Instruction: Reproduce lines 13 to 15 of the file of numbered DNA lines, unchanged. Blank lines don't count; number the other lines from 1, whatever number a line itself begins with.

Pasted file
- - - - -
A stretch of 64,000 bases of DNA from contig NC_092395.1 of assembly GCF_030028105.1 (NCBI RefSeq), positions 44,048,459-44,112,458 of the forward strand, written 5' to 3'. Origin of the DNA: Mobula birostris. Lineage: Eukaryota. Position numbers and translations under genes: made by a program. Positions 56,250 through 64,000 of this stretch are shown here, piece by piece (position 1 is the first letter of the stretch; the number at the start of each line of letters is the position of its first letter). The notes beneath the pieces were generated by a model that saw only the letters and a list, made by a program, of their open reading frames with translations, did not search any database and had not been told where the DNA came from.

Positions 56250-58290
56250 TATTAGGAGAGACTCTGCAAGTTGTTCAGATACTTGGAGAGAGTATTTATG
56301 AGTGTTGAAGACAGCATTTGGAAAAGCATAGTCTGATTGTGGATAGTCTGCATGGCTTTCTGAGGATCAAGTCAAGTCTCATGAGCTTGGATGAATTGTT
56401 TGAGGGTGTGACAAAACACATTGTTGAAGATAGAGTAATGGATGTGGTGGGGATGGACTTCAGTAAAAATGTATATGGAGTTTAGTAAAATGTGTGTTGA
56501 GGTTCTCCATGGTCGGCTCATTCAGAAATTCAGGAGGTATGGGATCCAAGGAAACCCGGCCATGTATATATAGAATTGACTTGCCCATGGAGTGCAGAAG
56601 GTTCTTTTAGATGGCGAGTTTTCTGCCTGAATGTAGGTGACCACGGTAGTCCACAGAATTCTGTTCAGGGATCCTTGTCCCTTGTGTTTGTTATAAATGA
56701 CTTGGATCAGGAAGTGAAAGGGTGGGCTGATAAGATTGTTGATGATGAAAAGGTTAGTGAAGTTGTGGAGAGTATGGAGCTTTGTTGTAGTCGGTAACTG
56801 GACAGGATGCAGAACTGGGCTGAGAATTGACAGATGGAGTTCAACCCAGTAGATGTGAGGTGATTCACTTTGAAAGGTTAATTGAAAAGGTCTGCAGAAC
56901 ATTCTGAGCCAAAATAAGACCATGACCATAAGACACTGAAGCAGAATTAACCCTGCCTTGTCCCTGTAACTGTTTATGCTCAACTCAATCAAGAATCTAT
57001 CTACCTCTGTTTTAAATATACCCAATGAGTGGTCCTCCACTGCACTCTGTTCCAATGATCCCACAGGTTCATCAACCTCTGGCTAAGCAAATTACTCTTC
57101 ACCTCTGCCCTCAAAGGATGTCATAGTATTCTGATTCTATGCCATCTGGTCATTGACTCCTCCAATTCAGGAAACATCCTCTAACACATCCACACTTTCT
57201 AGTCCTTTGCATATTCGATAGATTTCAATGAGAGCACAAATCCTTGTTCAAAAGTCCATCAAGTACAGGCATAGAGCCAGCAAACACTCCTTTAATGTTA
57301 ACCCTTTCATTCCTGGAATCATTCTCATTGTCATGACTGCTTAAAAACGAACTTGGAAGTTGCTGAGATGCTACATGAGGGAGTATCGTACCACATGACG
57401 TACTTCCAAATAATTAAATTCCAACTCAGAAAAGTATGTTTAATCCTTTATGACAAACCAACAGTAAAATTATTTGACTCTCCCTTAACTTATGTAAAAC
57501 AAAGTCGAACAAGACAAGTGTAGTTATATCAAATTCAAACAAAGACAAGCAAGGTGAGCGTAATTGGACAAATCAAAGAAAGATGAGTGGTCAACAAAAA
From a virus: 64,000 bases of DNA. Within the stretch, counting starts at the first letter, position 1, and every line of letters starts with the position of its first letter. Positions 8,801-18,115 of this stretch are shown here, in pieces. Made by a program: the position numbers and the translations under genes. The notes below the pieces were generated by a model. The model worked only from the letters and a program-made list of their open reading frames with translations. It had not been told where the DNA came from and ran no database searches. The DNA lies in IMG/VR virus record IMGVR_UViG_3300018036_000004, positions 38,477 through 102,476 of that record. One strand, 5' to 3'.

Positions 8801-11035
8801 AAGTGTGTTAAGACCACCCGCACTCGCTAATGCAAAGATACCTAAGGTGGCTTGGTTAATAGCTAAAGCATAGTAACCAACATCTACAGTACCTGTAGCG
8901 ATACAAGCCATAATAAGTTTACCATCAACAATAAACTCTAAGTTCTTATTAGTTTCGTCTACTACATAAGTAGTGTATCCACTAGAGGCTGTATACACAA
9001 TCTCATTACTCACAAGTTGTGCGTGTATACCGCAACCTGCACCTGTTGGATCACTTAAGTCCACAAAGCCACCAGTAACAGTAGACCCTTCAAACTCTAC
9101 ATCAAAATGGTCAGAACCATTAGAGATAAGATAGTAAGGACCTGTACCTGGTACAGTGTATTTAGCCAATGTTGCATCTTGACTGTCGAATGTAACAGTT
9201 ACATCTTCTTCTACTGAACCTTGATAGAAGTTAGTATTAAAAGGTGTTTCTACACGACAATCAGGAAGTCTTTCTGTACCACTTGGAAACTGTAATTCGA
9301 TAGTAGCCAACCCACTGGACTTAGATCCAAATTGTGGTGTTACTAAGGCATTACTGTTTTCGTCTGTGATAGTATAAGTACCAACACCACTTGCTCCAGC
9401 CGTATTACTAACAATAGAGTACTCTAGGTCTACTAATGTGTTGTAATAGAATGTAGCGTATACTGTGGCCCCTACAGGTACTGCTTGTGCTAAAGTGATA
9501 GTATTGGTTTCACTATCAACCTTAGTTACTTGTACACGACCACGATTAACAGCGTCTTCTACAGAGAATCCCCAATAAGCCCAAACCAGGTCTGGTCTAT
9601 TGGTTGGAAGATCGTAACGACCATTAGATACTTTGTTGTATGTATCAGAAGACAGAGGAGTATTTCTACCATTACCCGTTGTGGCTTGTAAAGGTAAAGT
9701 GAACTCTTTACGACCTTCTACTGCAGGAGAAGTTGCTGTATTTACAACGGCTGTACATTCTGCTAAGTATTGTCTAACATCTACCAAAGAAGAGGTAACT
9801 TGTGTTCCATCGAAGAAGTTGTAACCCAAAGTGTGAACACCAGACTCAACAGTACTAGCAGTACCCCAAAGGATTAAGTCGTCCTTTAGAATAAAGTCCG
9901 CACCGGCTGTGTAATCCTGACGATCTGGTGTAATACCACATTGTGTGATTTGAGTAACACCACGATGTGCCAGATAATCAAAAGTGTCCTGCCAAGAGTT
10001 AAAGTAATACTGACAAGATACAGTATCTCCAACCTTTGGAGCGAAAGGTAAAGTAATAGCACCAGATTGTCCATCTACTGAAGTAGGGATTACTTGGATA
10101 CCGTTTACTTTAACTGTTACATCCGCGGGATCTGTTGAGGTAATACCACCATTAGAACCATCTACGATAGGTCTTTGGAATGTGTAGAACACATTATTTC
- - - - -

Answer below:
57201 AGTCCTTTGCATATTCGATAGATTTCAATGAGAGCACAAATCCTTGTTCAAAAGTCCATCAAGTACAGGCATAGAGCCAGCAAACACTCCTTTAATGTTA
57301 ACCCTTTCATTCCTGGAATCATTCTCATTGTCATGACTGCTTAAAAACGAACTTGGAAGTTGCTGAGATGCTACATGAGGGAGTATCGTACCACATGACG
57401 TACTTCCAAATAATTAAATTCCAACTCAGAAAAGTATGTTTAATCCTTTATGACAAACCAACAGTAAAATTATTTGACTCTCCCTTAACTTATGTAAAAC